Sexual Violence in Conflict
UNITED NATIONS SECURITY COUNCIL
Statement by HE Mr Gary Quinlan, Ambassador and Permanent Representative of Australia to the United Nations
17 April 2013
Thank you, Madam Chair. We value – and need – this open debate on sexual violence in conflict.
Thank you also to the Secretary-General for his report, and his personal leadership on this issue. And to Special Representative Bangura for her forthright commitment and achievements. And to the NGO Working Group for its impressive work. And as well to Ms Diakité for her own exemplary efforts.
In so much of the Council’s work, including Mali, Central African Republic, Democratic Republic of Congo and Syria, we have heard repeatedly over the past few weeks about the widespread use of sexual violence in conflict. It is a brutal, unacceptable but pervasive dimension of today’s conflict. We must constantly think about how we can prevent it from occurring, and when it does, to ensure survivors are supported and perpetrators held relentlessly to account.
The Secretary-General’s report is stark. It highlights too much of concern – sexual slavery, forced marriage by armed groups, increasing abuse of boys and men, the plight of children born of rape, the nexus between sexual violence and illicit extraction of natural resources, and, as we have seen in Syria, the threat and use of sexual violence to forcibly displace entire communities. This must catalyse even stronger action by us.
Ending impunity is critical to driving change. As a deterrent, it is an essential part of a prevention strategy.
We must make best use of all the tools at the Council’s disposal to target perpetrators of sexual violence in conflict – whether individuals, armed groups or States – and whether they commit, command or condone violations. Under many sanctions committees, persistent perpetrators of conflict-related sexual violence fit within existing listing criteria. We support the more rigorous application of these. We also support the inclusion of these criteria where the situation demands it.
At a national and international level, criminal justice mechanisms must develop dedicated sexual violence expertise to ensure crimes are effectively prosecuted, survivors get the support they need, and perpetrators convicted. In this context, we would like to single out the UK’s Preventing Sexual Violence in Conflict Initiative, including its efforts through the G8, and the exemplary focus and resourcing that the UK itself is bringing to the investigation and prosecution of sexual violence.
We agree also with the Secretary-General’s recommendation that sexual violence should be included in the definition of acts prohibited under ceasefire agreements, and support the introduction of a systematic procedure to monitor parties’ compliance with their commitments.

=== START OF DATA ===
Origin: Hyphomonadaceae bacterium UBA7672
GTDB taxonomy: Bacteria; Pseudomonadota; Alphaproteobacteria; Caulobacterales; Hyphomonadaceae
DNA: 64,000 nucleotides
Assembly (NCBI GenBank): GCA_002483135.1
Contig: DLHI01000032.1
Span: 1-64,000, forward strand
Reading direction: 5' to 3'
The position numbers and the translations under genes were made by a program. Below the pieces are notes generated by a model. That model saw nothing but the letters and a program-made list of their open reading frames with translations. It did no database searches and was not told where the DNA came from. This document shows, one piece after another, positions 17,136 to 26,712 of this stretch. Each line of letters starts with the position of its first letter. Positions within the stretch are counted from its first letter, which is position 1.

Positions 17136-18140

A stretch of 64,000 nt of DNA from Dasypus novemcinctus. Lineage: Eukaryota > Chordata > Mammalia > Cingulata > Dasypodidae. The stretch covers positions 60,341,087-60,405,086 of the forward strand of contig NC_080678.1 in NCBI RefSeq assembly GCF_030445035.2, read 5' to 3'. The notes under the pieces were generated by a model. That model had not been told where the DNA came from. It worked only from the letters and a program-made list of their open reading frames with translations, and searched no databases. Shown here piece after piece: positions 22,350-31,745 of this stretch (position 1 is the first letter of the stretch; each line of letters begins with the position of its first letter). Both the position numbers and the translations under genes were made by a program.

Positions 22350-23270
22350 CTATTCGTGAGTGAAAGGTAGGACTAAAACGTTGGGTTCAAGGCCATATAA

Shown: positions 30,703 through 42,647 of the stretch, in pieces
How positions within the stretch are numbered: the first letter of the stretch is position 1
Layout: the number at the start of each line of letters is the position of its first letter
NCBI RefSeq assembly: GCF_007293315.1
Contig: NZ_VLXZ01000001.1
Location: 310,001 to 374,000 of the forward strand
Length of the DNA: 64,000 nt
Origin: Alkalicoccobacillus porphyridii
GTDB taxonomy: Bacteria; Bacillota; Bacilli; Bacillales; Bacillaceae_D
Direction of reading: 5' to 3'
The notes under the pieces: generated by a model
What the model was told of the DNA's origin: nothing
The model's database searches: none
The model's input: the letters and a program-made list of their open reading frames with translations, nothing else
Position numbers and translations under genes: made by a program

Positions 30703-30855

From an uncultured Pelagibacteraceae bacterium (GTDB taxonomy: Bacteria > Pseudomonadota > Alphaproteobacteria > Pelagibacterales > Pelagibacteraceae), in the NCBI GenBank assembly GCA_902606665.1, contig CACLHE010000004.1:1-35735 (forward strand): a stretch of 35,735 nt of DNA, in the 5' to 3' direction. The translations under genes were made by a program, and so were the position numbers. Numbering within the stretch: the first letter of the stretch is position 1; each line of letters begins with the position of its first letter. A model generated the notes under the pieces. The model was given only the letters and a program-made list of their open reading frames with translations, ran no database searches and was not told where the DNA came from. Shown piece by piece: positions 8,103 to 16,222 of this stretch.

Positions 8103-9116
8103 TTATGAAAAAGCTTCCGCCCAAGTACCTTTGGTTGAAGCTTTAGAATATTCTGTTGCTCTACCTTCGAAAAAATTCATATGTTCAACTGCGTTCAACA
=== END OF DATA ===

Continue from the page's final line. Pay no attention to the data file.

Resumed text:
Security sector reform, and disarmament, demobilisation and reintegration processes, are of course essential to rebuilding communities.
Measures against sexual violence must be integral to them. Too often perpetrators of sexual violence themselves are allowed to assume positions of power in post-conflict settings. We must strengthen efforts to ensure appropriate levels of preventive vetting.
We strongly support the systematic deployment of gender expertise in all Council mandated missions – including women protection advisors – whose deployment should be prioritised in mission planning processes. We support also the deployment of the Team of Experts on the rule of law and sexual violence in conflict.
Of course, supporting women’s leadership and participation is essential to addressing, responding and indeed ending sexual violence. Women are powerful agents of change and we must harness this capacity through their far greater participation in conflict resolution and post-conflict transitions.
Ms Diakité has reminded us of the nexus between arms and conflict related sexual violence. We welcome the adoption of the Arms Trade Treaty – including the requirement that States parties consider the risks of arms being used to commit or facilitate serious acts of gender-based violence in making their export assessments. We must now focus on the Treaty’s entry into force and effective implementation.
It is essential of course that survivors’ needs are addressed, including through access to multi-sectoral services. The vast majority of survivors are often children and services must be specifically tailored to their needs. We must take specific steps to address the risks faced by women’s human rights defenders operating on the front-line, to ensure that they are able to carry out their work. And indeed ensure they themselves don’t become victims of sexual violence.
Of course, action to address sexual violence in conflict cannot occur without adequate and predictable resourcing. Priority should be given to ensuring key actors including national institutions, UN agencies and civil society groups have the resources and capacity to tackle these issues from prevention, through to the service provision for survivors, through to longer-term measures to end impunity. My own government committed an additional $320 million late last year to addressing gender issues in our immediate region in the Pacific, including issues related to sexual violence.
In concluding Madam Chair
Sexual violence touches the full breadth of the Council’s work. While success is very difficult to achieve, it requires of us a vigilant and consistent commitment if we are ever to end this devastating, immoral and criminal practice.